The Health Ministry and the Brazilian Association of Food Industry (ABIA), joined by 70 percent of the companies in the sector, announced today (Jun. 29) that 14,893 tons of sodium have been removed from processed foods.
The goal, established as part of a deal between the government and ABIA, is to have firms voluntarily eliminate 28,562 tons of salt from food products by 2020. Figures were released in the first phase of the agreement, introduced in 2011. According to the ministry, targets are progressive, and the targets set for the first phase are already being considered for renewal.
The first part of the deal, signed in April 2011, set national targets for the reduction of sodium in instant pasta, sliced bread, and mini hotdog buns. Close to 1,859 tons of salt were slashed in this stage.
In October 2011, a reduction in salt was agreed for french fries, snacks, cakes and cake mixes, mayonnaise and cookies. The cut totaled 5,793 tons.
Numbers for the third stage of the agreement, signed in August 2012, which included a reduction in salt for sauces, bouillons, breakfast cereals, vegetable margarine by 2015, showed a reduction of 7,241 tons of salt.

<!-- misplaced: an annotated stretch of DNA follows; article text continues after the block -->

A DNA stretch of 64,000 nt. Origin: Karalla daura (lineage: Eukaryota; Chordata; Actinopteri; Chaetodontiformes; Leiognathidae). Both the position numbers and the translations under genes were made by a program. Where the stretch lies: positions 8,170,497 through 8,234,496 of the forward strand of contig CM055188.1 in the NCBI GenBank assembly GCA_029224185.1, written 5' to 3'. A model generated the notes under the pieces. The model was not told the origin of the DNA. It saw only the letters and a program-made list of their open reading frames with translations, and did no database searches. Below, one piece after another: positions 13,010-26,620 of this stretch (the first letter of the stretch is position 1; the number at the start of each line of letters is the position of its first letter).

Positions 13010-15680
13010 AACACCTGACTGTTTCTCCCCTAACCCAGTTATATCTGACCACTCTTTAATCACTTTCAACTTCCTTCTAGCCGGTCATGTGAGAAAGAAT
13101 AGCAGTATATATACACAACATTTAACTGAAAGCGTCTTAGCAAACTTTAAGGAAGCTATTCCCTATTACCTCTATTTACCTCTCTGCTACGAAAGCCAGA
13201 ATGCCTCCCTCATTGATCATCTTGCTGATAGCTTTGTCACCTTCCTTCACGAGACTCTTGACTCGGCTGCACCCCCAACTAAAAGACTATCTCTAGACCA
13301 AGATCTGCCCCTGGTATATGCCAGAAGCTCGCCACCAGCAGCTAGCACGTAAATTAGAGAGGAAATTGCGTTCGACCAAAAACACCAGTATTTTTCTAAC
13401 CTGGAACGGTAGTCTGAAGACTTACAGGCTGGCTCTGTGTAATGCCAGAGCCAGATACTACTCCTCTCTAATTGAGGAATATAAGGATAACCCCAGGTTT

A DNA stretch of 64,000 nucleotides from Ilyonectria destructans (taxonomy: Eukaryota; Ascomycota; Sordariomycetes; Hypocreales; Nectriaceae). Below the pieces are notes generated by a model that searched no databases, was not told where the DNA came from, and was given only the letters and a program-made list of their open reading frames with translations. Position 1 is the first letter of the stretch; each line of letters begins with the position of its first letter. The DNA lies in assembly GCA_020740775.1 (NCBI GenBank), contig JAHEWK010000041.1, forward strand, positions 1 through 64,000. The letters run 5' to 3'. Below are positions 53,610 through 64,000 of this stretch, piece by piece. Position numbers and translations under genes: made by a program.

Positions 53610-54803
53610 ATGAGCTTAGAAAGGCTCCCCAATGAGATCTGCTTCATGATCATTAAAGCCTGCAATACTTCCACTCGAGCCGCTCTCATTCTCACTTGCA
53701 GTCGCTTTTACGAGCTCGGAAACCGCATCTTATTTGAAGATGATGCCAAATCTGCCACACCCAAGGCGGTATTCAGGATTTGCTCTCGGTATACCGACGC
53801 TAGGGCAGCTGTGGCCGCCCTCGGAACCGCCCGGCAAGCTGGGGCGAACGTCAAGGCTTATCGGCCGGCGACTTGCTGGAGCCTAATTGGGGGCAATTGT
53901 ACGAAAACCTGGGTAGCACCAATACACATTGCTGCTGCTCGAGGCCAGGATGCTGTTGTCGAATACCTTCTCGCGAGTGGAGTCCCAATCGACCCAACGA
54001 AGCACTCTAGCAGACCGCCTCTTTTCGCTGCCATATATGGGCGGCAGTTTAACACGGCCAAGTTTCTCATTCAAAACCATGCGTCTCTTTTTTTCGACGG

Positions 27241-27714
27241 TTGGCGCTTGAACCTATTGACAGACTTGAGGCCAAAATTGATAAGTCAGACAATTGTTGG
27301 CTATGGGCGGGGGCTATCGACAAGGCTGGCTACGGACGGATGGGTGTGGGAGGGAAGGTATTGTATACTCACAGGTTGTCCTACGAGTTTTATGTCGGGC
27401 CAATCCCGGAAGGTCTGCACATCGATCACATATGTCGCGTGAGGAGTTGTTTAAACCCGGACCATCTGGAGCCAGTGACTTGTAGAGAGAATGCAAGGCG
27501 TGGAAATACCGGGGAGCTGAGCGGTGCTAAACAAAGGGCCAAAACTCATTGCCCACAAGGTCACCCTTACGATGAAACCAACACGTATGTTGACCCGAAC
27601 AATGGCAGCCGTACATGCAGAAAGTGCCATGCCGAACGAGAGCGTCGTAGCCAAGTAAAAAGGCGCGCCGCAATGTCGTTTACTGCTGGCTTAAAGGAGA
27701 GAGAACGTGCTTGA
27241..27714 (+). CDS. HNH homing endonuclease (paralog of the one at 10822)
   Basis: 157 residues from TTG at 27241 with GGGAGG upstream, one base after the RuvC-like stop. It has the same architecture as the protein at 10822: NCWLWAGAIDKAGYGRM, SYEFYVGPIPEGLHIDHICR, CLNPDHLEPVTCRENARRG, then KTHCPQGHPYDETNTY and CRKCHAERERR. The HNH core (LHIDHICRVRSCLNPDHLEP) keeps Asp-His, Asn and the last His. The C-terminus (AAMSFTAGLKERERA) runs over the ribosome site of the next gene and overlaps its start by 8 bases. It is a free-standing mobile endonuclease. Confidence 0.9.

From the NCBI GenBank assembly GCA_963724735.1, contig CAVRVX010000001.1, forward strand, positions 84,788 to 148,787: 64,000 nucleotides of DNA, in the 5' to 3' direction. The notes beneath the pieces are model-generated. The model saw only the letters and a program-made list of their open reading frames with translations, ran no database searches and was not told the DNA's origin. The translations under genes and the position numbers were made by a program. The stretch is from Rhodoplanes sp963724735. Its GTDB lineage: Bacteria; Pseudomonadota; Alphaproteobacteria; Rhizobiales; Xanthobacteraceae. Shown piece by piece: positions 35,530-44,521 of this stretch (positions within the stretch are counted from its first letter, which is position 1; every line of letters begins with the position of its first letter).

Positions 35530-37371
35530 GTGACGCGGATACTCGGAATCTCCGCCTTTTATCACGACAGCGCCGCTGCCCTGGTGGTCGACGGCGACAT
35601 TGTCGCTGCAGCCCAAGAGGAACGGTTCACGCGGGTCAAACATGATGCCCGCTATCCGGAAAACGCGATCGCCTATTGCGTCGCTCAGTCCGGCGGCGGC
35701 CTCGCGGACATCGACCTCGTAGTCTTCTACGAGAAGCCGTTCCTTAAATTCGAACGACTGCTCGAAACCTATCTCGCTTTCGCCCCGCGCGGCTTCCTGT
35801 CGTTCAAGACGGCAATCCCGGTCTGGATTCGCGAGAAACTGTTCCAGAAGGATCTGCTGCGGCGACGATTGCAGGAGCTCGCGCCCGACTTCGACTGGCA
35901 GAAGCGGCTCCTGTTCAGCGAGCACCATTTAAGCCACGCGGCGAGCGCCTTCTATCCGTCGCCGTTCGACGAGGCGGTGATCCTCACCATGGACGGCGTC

The fourth phase, whose deal was signed in November 2013, stipulates a slash in sodium for breaded foods, mozzarella, soups, requeijão cremoso, hamburgers, and cased meats, like sausages. The results for this stage are to be announced by the end of this year.
The Brazilian Health Surveillance Agency (ANVISA) (ANVISA) also released data revealing that, in 2014, 94.5% of the 22 companies surveyed had met their targets in the third stage and announced it on their labels. The other companies, the ministry reported, were notified and subsequently followed suit.
According to the Health Ministry, the average Brazilian consumes 12 grams of sodium everyday—more than twice as much as the amount recommended by the World Health Organization, a daily five grams.
Translated by Fabrício Ferreira
Fonte: Agência Brasil.